Troubled and homeless vets are given access to medical screening, mental health advice, clothing and more.
But you'll find a different breed of vets at the stand down in Forks - the ones who want to be as far away from people as possible.
Some have been fighting their own "personal" wars for more than four decades.
Past the soul-soothing peace of Crescent Lake, past the small town quiet that is Forks...and well out in the wet, green woods... where a broken man can lose himself forever...some of them have lived for decades--locked in a death-struggle against the ghosts of their own youth.
Early in the morning at the Forks Elks Lodge locals start showing up with boxes.
"I am a vet...and vets support vets," Ming Mingram says.
They set up a store and cook up some hot food.
"Clallam County has a huge number of veterans," a man says. "That need some help. so we're here to help 'em."
There's a pep-talk.
"We want this to be like a veteran walking into a family reunion," John Braasch says.
All the volunteers take a pledge.
Meanwhile, outside from all over the veterans start to show up.
Andy Corpus, a Navy man.
"Usually I stay out in the woods or on a boat somewhere, just keeping a low profile," Corpus says.
Charlie Claplanahoo, the last Korean War vet in Neah Bay.
"Seems like yesterday. a lot of things seem like yesterday. Yeah," he says.
Many of them came to the farthest corner of this country to get away from their wars,and the world. And whatever else it is that haunts them.
"Forty years later, it's branded on their brain," John Braasch says.
There are damaged men. Like Mike Abken.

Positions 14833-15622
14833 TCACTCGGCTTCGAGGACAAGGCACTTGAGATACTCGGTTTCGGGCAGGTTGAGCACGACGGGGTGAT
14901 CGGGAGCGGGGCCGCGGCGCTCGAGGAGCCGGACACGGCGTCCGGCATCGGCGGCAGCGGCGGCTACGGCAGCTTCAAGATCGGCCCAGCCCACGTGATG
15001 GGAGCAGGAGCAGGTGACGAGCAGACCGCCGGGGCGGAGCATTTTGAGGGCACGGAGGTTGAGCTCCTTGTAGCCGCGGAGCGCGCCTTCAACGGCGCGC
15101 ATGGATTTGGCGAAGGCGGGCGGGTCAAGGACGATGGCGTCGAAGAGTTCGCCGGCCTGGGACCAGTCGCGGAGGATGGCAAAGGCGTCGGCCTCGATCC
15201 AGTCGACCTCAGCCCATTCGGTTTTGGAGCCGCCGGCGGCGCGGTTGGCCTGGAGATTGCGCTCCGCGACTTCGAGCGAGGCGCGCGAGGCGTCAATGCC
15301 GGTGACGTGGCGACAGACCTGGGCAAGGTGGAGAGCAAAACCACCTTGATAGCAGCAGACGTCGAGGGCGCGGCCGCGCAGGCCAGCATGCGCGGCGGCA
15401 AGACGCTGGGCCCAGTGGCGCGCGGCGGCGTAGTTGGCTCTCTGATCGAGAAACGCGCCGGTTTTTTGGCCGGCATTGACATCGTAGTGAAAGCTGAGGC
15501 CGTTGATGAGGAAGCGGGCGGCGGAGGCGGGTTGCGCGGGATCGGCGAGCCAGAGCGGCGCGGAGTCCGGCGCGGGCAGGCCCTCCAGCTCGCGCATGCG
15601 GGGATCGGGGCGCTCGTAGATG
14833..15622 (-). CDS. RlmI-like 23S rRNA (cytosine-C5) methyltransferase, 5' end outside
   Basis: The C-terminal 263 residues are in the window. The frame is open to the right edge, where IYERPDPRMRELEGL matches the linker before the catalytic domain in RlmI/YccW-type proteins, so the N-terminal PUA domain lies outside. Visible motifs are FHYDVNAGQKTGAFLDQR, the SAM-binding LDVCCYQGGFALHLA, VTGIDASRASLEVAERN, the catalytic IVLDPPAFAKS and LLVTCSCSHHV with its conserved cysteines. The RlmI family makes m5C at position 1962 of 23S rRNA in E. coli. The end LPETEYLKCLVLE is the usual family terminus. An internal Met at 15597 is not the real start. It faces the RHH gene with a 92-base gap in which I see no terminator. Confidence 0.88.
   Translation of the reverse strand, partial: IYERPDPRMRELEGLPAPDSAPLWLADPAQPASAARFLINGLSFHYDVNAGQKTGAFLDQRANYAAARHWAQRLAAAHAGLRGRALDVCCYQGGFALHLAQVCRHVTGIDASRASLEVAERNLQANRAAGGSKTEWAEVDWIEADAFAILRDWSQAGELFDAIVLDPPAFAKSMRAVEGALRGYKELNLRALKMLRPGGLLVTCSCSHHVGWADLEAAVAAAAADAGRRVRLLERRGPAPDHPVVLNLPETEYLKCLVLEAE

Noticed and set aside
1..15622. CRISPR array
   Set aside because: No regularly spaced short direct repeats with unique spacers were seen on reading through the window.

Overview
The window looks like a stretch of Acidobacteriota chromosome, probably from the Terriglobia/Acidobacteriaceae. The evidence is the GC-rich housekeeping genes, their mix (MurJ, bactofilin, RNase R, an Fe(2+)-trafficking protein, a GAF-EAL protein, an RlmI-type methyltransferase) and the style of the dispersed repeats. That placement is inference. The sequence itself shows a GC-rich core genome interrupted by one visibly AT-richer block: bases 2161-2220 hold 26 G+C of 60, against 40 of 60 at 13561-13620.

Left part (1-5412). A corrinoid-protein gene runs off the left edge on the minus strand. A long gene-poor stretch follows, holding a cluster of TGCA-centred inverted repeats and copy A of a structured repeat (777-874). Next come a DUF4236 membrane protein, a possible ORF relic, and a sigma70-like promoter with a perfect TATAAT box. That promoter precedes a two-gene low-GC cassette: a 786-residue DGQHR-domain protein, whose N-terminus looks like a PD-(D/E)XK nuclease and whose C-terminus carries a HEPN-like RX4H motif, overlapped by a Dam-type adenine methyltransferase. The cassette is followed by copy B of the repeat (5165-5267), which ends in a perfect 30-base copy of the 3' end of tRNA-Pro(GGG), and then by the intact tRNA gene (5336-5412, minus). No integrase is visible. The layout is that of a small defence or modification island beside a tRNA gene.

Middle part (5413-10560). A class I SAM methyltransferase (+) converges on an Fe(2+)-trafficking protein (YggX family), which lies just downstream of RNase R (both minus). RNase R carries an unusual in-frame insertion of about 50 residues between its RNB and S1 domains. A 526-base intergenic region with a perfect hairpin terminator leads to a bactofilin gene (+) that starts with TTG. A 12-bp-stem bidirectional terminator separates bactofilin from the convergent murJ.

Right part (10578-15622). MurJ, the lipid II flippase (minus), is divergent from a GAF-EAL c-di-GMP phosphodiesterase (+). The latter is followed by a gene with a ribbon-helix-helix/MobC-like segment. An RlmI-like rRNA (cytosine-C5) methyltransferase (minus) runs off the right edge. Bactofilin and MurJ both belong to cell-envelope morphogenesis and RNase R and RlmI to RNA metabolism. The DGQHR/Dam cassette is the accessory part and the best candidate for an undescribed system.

"I haven't worked since--sorry, my brain doesn't work exactly right---since 2011," Abken says.
After two tours in Iraq, his battle with post traumatic stress disorder is right there for us to see and hear, in lonesome eyes and tortured words.
"Before I was on my medications I would get angry really easy," he says. "I don't go out that much unless I absolutely have to. So I sleep. Which is part of the actual syndrome. If I hear, if I, I can take control...if I'm in a controlled environment, I can take loud noises, but Fourth of july is out, is out of my lifestyle now because of the explosions."
But the majority here served in Vietnam.
"Today they'll still talk about when they came back off the airplane, stepped off the airplane and how they were mistreated," Braasch says.
Sure, it's old news. Ancient history.
Try telling that to Chris Siri.
"Even old girlfriends and friends wouldn't have anything to do with me. I graduated from high school in '66, came back in '69 and tried to reconnect with them, but they didn't want nothing to do with me," he said.
For so many of them, it was easy enough to get away.
"That's what I did, I moved to the mountains," Siri said.
Mike Ingamel is out there too.
"I don't know what I'd do if I came into town. I don't know," he says.
And so is Lance Corpuz.
"No I haven't talked to very many people. I'm not even sure if they'd understand me if I talked to them," Corpuz says.
He lives in the woods. Says he came here with nothing but the clothes on his back.
On this day he got a new tent and clothes...and something to smile about.
"Socks! I got underwear! Don't have to go commando anymore!" he says.
Just like that...happy, with a full belly... he goes off to disappear.
"We live in the woods...dont have to worry about the rest of society rubbing off on me," Grant Wonsey says. "I got my own way of life and I'd just as soon stay that way."
Wars come and go. Generations come and go. And the world keeps turning. But the scars of men like Grant Wonsey are burned into them like tattoos.
"Like I said it's a tough package to carry," Wonsey says. "After you been there. All we can do is be alone and think about things."
Does he still think about it?
"All the time! What people don't understand is you know, when you take a man's life, you take everything that he is ever going to encounter again from that moment on